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Historic Diaries: Marsh, 1834

Interview with Black Hawk

Editor's Note:

Rev. Marsh's notes on conversations with Black Hawk have not been published before and do not appear to have been cited by historians.

Black Hawk's autobiography: this book had been printed the previous fall (October, 1833) from a manuscript created at Rock Island by George Davenport and Antoine LeClair. It quickly became very popular, because the war in 1832 and Black Hawk's tour of eastern cities in the summer of 1833 had made his name a household word. Its authenticity was immediately called into question, perhaps because many white Americans could not imagine any Indian being as intelligent, articulate, and civilized as the narrator of the book. The publisher's defense against these charges was printed in Wisconsin Historical Collections. You can see two different online versions -- original page images and an electronic text -- at Turning Points in Wisconsin History.

Sauk history: Black Hawk's account of the tribe's oral tradition agrees in general with the conclusions of modern historians and anthropologists. For documents from early Sauk history, see volumes 15-20 of Wisconsin Historical Collections or choose the Subject "Sauk Indians" from the Article Search there.

"broken down and tottering": At the time, Black Hawk was about 67 years of age, but in the last 24 months had led his people through a brutal war, lost most of his close associates, been imprisoned in St. Louis and Virginia, toured eastern cities, and returned home only to be denigrated by many of his people for leading them into what they considered a needless conflict. He died about four years after this interview.

Sat. [Aug.] 16th

Held a short conversation with Black Hawk. He said that the Great Spirit made all things and that He had made two places, for the red and white men to go to after death. But that the bad of every kind would be sent to Hell or miche-manitoo. The red man would go to the W[west]. but the white to the E. (or South).

Mr. Chase, brother in law of Mrs. Phelps, said that Mr. Patterson, publisher of Black Hawk's Life, so called, informed him that he got the contents of that book from Mr. Le Claire and George Davenport, the Indian trader.

Sometime after, had a conversation with Black Hawk's son. Found him much more favorably disposed towards receiving instruction then he was yesterday. He however imagined that it would be difficult to learn to read and write, and that Ke-o-kuck had said the same. That "Perhaps is the young men and women both went to the same school they would be all the time courting." One of the young men with him was dressed pretty much in the native style, having his face painted a little and his wah-ne-yah-pen-nu-wen upon his head, and a more pleasant or mild countenance I have seldom seen.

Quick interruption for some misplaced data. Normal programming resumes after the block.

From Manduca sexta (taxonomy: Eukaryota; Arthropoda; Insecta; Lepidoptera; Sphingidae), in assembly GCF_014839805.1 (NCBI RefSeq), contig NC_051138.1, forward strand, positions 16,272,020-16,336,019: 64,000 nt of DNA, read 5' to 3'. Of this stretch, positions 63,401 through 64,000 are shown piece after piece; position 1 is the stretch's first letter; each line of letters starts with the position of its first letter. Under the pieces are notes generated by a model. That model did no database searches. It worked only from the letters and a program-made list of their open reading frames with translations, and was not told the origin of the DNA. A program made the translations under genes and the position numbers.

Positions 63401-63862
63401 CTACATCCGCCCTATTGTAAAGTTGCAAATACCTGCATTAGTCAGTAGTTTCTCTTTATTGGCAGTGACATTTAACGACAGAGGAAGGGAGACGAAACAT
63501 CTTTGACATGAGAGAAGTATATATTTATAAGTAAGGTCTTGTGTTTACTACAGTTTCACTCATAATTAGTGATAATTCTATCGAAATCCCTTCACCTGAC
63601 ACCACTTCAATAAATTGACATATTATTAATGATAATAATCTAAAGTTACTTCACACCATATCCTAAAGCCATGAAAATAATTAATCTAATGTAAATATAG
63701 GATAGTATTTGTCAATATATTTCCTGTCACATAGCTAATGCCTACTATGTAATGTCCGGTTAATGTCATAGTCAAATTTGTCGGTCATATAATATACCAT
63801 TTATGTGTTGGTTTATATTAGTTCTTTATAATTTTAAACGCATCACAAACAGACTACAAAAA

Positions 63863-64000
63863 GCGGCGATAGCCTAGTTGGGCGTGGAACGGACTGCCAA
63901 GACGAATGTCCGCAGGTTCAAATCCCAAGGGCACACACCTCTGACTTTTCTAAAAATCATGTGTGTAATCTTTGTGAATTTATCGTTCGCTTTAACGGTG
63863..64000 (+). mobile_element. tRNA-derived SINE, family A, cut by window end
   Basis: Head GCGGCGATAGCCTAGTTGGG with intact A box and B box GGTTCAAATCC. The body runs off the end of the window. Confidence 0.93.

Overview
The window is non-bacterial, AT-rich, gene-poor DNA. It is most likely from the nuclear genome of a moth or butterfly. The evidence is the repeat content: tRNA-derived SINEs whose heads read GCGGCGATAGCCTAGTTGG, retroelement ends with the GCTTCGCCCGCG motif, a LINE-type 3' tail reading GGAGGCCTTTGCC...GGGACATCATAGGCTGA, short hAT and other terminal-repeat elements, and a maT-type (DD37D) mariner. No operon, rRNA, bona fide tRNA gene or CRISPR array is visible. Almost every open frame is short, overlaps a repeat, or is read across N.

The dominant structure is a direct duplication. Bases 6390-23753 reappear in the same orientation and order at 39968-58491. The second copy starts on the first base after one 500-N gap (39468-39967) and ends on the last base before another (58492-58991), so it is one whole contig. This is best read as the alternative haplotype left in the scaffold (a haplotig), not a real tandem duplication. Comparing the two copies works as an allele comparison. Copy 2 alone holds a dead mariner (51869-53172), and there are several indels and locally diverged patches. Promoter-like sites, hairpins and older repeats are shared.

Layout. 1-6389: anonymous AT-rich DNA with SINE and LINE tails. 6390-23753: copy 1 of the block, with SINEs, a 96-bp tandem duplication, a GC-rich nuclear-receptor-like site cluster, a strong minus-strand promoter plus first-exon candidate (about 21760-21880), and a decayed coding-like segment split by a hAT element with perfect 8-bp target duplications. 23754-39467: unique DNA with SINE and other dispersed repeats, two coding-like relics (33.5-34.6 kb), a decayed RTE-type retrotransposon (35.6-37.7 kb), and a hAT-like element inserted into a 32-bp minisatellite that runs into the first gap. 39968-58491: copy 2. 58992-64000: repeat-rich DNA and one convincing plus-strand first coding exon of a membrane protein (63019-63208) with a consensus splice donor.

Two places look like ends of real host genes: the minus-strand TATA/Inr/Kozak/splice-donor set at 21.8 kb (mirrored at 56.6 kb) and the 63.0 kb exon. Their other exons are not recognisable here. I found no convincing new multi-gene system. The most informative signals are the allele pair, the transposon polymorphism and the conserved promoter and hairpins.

This afternoon had an interview with Black Hawk and his friend [unfilled gap in ms. for friend's name], his son also was present. Dr Russell inquired of him if he ever gave a history of his life to LeClaire or Mr. Davenport. He said that he did but he never told him that he wished him to make a book, and he heard of it last winter only, but was not pleased with it. He told the people at Rock Island or Mr. D. etc., that he wished to live in peace like the white people and go to war no more. In respect to Slavery and the plan as laid down in that book, he never said anything about it, nor did he appear to know anything about it.

In respect to their origin he said that their fathers had told them that they came from Quebec, after they left Q. they went to Det. then to Mackinaw, then to Green Bay, then to Chicago, then to the Wisconsin, and then to Rock Island or Rock river. That his great grand-father was made head chief by the French people after he had fasted four years, being angry with an enemy and wishing to go to war with them. That then the Great Spirit told him to go and he should meet his father, the French; he did so and was made a chief. He said also that their father had told them that the world was once destroyed or drowned by a flood and almost all of the people were drowned. It was occasioned by We-suk-ka's killing the devil, because he had killed his brother (i.e., We-sack-kas'). After the death of his brother he cried a great deal and fasted and the Great Spirit told him to go and kill the evil spirit. He did so and the rest brought in the flood.

He appeared unwilling to say anything about their Meshaum but said that it was the same as the flag amongst the white people; all followed the man who carried it. He said that he was pleased with the proposal to have farms but neither their grand father the French nor their British father, nor their Great Father the President of the U. S. [had] spoken to them about it [or about] having teachers.

[Here follow three and a half pages written upside down, which appear to be notes for the speech that Marsh gave to the assembled elders at Appenoose's village on August 11th.]

He spoke when engaged with great energy and was quite eloquent, although broken down and tottering under the weight of years, and his influence in the vigor of manhood must have been great.

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